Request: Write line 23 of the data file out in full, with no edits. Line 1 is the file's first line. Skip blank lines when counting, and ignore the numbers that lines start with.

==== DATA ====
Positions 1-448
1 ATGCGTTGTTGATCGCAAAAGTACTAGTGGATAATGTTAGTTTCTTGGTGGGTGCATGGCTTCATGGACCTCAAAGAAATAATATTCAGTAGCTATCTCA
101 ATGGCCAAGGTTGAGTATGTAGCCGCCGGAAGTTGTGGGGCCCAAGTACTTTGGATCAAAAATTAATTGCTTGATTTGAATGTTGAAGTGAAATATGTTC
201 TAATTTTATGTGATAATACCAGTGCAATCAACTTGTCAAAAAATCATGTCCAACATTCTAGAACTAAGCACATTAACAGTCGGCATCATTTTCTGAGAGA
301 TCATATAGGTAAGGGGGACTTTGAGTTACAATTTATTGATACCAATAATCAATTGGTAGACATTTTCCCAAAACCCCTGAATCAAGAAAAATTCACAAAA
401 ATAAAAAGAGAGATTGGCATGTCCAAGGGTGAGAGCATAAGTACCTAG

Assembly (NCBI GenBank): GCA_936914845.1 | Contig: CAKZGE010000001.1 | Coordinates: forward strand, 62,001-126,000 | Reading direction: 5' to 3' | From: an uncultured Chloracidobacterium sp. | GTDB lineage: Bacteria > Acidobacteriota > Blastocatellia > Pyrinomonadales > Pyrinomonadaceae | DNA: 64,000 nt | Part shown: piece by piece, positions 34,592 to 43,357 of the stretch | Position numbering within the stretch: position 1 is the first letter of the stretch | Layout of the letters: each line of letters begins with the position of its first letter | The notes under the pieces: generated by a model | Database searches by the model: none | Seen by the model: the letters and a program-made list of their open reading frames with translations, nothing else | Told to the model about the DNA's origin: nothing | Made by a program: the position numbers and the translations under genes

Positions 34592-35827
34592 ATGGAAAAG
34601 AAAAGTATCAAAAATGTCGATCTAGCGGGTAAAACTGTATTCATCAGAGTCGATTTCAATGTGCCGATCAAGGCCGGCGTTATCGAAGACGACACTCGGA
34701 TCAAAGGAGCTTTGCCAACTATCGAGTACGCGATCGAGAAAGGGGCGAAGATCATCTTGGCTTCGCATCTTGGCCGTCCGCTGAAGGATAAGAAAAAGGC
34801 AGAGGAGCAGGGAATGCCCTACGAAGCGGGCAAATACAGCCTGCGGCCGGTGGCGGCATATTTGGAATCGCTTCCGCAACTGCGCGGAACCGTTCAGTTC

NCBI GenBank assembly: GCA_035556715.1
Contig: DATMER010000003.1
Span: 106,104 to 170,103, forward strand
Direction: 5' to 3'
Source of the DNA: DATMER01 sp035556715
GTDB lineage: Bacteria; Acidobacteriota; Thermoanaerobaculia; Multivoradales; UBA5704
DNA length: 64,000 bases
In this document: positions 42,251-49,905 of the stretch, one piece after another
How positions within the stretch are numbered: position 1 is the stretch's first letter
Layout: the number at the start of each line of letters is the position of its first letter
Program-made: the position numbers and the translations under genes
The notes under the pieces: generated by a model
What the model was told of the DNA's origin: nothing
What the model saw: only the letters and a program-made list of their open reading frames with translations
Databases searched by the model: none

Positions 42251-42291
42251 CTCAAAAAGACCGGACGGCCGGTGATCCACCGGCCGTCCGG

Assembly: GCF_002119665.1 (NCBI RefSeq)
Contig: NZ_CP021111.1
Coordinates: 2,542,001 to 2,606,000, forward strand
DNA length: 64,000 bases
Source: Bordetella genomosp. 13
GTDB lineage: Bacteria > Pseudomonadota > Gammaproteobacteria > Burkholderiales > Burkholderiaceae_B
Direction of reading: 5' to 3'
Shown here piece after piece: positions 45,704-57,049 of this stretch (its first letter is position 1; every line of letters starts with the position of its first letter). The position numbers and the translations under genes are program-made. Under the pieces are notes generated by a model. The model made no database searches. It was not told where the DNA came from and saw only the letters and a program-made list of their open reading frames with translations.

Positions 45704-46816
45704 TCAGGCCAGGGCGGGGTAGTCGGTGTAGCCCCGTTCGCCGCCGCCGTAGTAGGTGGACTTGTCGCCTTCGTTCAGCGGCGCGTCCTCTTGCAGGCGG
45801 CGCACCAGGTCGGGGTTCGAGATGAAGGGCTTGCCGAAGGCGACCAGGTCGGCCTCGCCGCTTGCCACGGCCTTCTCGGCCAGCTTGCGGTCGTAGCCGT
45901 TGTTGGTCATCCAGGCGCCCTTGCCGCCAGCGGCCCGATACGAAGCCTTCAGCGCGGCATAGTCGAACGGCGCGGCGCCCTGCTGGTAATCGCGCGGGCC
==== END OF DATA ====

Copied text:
Program-made: the position numbers and the translations under genes